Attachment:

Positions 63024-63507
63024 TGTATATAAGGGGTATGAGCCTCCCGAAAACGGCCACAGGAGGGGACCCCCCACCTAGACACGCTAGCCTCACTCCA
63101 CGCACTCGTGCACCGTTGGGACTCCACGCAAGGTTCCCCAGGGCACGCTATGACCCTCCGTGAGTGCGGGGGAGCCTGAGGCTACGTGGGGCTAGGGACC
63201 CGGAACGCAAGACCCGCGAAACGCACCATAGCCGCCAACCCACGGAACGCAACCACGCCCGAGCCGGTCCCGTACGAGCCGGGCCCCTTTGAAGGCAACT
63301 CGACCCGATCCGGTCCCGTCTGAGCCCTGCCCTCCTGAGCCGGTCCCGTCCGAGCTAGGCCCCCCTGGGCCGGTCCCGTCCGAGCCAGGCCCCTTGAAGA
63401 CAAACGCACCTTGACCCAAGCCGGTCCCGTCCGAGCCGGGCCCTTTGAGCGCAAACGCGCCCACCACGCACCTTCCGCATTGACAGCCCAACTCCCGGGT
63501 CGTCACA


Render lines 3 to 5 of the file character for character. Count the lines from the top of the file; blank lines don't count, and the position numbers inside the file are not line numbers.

63101 CGCACTCGTGCACCGTTGGGACTCCACGCAAGGTTCCCCAGGGCACGCTATGACCCTCCGTGAGTGCGGGGGAGCCTGAGGCTACGTGGGGCTAGGGACC
63201 CGGAACGCAAGACCCGCGAAACGCACCATAGCCGCCAACCCACGGAACGCAACCACGCCCGAGCCGGTCCCGTACGAGCCGGGCCCCTTTGAAGGCAACT
63301 CGACCCGATCCGGTCCCGTCTGAGCCCTGCCCTCCTGAGCCGGTCCCGTCCGAGCTAGGCCCCCCTGGGCCGGTCCCGTCCGAGCCAGGCCCCTTGAAGA